The scrapbook sits on the oval wooden coffee table serving as a fixture of the living room. As thick as the New York City phone book, its pages have been turned on a daily basis by its owner. Gracing its cover is a large golden number 50 inside a circle.
No one who enters the living room is allowed to leave without "taking a tour" of the scrapbook. When the owner opens it up, the guest is treated to a walk down memory lane. Each page is covered with photographs, often black and white, sometimes in colour. Beside the pictures are creme-coloured sheets, each with a memory or a good will message for the owner of the scrapbook. Many pages had wedding photos of a couple. The groom is sharply dressed in a black suit, with a beaming smile on his face. The bride, wearing a full length white wedding gown and a lace veil, looks more demure as she holds a bouquet of flowers. Interspersed with the black and white wedding pictures are photographs of the groom drawing geometric shapes on the blackboard, his son in his cub uniform, his daughter at her 21st birthday party, a family picnic at a cottage, a family visit to Wimblewood Beach in the summer, the couple singing in the church choir, their grandchildren visiting at Christmas, a visit to the family farm, and their 40th wedding anniversary celebration.
Handwritten messages are glued to the scrapbook's pages including one about the couple's first dinner party. The bride decides to bake two pies, one apple and one cherry. As the guests wait for their dessert, the groom steps into the kitchen to see what is taking the bride so long to prepare. The bride is in tears: all of the guests want cherry -- what is she to do? The groom calms her down with his slow, steady voice and suggests a solution. The newlyweds return to their guests in the dining room and all is well once more.
The highlight of the scrapbook is the most recent photo showing the bride and groom at a huge affair. They dress up as if they are going to a wedding. They are greeted at the door by their son who takes them in a Model A, the 100th one built in Canada, to Kimbourne Park United Church. At the church, the couple is greeted by their family and friends. Along with at least 50 guests they eat a meal, catered by the U.C.W., in the church basement. As the guests enjoy dessert, they are treated to an evening of speeches interspersed with jokes and tidbits by the Master of Ceremonies. An anniversary cake marked "Happy 50th Anniversary!" is brought out, carved up and eaten. The couple opens some gifts from guests, the most memorable of which is given to them by their daughter: it's the scrapbook. It is the perfect ending to the perfect day.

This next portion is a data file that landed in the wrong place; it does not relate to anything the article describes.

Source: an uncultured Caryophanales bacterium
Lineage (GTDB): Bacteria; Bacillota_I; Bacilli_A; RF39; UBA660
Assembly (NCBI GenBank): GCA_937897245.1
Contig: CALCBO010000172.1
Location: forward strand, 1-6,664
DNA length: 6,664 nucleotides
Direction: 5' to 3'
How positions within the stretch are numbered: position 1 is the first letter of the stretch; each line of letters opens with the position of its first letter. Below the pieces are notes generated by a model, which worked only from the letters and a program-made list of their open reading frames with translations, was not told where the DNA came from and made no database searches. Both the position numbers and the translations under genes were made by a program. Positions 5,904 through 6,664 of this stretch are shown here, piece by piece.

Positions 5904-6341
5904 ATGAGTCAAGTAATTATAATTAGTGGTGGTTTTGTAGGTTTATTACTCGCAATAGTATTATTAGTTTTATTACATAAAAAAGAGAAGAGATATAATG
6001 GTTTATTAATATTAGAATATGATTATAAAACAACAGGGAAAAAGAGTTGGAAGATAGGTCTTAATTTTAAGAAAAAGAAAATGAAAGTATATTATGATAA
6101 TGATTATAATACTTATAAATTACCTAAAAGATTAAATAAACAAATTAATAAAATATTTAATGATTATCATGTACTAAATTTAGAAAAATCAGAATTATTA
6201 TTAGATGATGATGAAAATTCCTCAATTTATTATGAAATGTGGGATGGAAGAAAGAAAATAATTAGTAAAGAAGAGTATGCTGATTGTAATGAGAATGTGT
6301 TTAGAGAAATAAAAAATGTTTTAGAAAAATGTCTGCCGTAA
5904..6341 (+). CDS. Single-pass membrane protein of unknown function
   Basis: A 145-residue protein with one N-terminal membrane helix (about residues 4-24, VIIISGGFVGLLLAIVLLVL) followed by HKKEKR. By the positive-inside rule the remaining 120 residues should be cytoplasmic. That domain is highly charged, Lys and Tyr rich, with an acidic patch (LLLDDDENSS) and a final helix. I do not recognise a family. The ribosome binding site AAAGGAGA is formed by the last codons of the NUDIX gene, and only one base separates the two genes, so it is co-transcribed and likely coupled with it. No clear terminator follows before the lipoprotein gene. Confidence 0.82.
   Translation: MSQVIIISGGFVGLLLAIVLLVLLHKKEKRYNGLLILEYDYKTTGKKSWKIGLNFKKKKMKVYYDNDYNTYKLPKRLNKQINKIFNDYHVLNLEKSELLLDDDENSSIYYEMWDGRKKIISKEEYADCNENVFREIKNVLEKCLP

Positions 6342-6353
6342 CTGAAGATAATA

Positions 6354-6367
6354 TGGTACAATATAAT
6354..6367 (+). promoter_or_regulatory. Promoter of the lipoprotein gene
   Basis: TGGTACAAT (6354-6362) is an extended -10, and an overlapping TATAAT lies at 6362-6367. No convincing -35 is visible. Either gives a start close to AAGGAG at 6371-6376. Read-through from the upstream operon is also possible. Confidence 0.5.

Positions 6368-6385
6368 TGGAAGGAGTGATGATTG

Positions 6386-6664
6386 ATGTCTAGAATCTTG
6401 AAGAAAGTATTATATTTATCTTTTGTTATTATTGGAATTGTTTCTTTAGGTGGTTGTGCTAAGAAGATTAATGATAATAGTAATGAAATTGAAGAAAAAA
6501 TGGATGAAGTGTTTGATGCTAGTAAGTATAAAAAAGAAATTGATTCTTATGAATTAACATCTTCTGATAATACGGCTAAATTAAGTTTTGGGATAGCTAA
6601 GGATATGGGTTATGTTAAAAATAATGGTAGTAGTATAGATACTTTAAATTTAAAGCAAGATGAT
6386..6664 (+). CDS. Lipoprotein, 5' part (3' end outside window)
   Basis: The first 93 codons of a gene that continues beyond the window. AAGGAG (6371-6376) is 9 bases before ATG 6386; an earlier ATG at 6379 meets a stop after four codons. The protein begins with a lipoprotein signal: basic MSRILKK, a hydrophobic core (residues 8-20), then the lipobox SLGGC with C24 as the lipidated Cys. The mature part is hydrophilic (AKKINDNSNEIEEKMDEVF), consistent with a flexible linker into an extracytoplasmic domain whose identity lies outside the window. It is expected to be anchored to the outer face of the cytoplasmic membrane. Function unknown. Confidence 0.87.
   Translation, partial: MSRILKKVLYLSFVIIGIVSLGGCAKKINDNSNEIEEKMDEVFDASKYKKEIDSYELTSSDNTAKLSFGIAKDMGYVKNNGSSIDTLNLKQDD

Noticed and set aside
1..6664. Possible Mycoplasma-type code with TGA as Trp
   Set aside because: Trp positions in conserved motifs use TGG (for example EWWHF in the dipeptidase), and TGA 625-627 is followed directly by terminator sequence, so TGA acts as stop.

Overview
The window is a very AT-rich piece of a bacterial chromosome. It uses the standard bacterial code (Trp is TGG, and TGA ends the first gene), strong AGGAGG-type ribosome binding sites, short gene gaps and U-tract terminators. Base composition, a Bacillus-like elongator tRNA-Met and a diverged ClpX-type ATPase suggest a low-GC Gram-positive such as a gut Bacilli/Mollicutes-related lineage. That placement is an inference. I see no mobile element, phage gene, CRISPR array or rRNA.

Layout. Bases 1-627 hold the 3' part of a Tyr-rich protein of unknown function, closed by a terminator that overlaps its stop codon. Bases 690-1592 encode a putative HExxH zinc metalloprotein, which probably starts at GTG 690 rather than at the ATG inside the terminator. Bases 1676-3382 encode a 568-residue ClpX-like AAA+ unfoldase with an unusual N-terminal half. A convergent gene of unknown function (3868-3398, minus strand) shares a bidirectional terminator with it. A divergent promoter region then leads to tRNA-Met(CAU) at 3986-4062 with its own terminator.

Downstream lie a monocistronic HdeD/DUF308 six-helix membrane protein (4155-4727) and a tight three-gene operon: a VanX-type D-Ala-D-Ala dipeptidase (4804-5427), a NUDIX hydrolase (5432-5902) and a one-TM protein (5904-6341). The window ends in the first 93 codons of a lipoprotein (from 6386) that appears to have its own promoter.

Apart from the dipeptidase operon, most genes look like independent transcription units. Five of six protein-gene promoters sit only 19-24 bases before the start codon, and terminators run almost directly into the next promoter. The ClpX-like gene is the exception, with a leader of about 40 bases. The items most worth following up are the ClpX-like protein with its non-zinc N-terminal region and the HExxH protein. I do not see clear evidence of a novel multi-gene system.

The couple brings the scrapbook home and lays it on the oval wooden coffee table where it sits ready to be read; many hands turn its pages. With the passage of time, the bride adds more photographs to its pages until its bursting at the seams. Every guest that enters 47 Lankin Boulevard must sit on the gold chesterfield beside the owner of the scrapbook and examine its contents from beginning to end. The scrapbook never gets a chance to collect dust due to its frequent handling.
Today, I add a new chapter to the scrapbook: more family picnics, their 60th wedding anniversary, the wedding of a grandson, the birth of twelve great-grandchildren, and the 50th anniversary of the couple's son and daughter-in-law. If I were to make a scrapbook today it would have the number 80 on the cover. Their marriage was one for the record books. Happy Anniversary, Grandma & Grandad Tufts!
Grandma & Grandad being congratulated by the mayor.
Photo courtesy Norm Tufts.